Live-attenuated vaccines are “an art that’s hard to master”, says Paul Offit, director of the Vaccine Education Centre at the Children’s Hospital of Philadelphia. “You have to prove it’s attenuated enough that it does not cause disease, but not so attenuated that it does not induce a vigorous immune response.”
Even if you clear those hurdles, nasal spray vaccines can still be a tough sell.
Consider FluMist, the influenza fighter that’s the only one ever to make it to market. Since its debut in 2003, it has failed to live up to predictions that it would dominate the field. It is an attenuated form of the flu virus, designed to replicate only in the cooler environment of the nose, not the lungs or other, warmer parts of the body.
Yet regulators, fearing the safety mechanism might fail in the elderly, are reluctant to recommend it to anyone older than 50, the biggest chunk of the flu-vaccine market.
And it has traditionally been tough for start-ups to break into a business long dominated by the likes of Pfizer, Merck, Sanofi and GlaxoSmithKline.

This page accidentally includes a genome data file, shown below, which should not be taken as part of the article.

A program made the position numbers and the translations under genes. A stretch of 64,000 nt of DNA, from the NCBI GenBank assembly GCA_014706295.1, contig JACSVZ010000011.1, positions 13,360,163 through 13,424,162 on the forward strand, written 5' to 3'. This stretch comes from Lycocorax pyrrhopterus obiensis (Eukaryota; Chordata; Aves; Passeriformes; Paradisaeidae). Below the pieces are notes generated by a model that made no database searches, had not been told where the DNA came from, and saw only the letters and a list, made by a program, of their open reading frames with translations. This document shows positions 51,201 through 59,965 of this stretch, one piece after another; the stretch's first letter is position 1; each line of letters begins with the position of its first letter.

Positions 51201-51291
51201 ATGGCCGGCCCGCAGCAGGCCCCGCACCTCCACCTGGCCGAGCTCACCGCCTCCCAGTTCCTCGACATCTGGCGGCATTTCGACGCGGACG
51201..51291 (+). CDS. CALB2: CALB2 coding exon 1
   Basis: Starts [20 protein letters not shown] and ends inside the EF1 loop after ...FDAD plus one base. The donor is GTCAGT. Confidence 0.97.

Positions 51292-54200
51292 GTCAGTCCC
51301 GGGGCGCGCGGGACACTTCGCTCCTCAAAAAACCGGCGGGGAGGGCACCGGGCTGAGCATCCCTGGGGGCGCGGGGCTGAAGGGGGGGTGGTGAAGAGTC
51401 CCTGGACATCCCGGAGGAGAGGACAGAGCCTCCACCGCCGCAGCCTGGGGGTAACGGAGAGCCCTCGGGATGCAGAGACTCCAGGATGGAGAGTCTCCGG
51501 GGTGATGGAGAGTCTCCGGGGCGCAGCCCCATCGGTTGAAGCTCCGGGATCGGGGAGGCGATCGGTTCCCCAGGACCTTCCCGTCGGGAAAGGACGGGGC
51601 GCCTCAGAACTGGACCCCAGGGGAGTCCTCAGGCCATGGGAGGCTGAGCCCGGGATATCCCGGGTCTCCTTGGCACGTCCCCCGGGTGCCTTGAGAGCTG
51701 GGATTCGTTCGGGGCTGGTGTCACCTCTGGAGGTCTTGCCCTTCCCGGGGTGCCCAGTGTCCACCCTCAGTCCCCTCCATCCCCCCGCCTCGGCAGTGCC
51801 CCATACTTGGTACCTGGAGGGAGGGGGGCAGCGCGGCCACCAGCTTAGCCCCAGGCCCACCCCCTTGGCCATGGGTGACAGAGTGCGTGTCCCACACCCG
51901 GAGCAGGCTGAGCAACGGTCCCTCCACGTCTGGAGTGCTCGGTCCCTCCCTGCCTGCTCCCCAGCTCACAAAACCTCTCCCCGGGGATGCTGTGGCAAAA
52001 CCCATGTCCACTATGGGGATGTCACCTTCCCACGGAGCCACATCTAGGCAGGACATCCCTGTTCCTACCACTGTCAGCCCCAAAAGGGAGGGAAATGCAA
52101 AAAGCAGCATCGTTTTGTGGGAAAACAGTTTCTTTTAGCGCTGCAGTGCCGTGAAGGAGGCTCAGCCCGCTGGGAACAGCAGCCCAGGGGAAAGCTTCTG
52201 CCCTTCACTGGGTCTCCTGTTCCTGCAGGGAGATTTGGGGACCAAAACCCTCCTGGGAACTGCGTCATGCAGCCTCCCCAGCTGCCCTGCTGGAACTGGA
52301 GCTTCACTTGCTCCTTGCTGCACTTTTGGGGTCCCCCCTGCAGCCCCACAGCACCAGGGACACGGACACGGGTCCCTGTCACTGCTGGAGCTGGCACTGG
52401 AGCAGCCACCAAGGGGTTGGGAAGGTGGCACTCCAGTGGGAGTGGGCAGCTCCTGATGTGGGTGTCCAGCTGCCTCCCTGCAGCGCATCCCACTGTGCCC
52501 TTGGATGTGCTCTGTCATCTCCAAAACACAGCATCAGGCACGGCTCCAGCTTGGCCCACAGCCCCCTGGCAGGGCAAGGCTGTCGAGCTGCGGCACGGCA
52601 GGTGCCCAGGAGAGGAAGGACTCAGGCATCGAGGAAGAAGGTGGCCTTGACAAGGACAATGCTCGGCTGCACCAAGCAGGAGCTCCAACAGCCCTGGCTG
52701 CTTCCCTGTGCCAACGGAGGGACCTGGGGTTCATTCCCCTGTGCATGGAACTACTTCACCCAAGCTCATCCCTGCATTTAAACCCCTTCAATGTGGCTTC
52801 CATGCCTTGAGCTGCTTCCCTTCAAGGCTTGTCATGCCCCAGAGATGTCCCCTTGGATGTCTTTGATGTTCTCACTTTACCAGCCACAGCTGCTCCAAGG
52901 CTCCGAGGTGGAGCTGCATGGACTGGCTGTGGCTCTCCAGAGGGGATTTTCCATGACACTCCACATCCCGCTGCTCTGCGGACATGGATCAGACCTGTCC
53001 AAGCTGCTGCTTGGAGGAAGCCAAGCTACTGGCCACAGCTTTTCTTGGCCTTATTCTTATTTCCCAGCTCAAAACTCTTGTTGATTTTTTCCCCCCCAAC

To start selling a product, companies must clear an exceptionally high bar in terms of safety and show clear superiority over existing options. The pandemic blew open that dynamic, catapulting technologies such as messenger RNA to centre stage.
That enabled the meteoric rise of Moderna and BioNTech, which co-developed its product with Pfizer. And it has brought in multitudes of investors, allowing smaller players to compete in a market that brokerage Jefferies predicts will reach US$50 billion by 2025.
Moore says he can win a piece of that business, even though his company remains tiny compared with many other newcomers.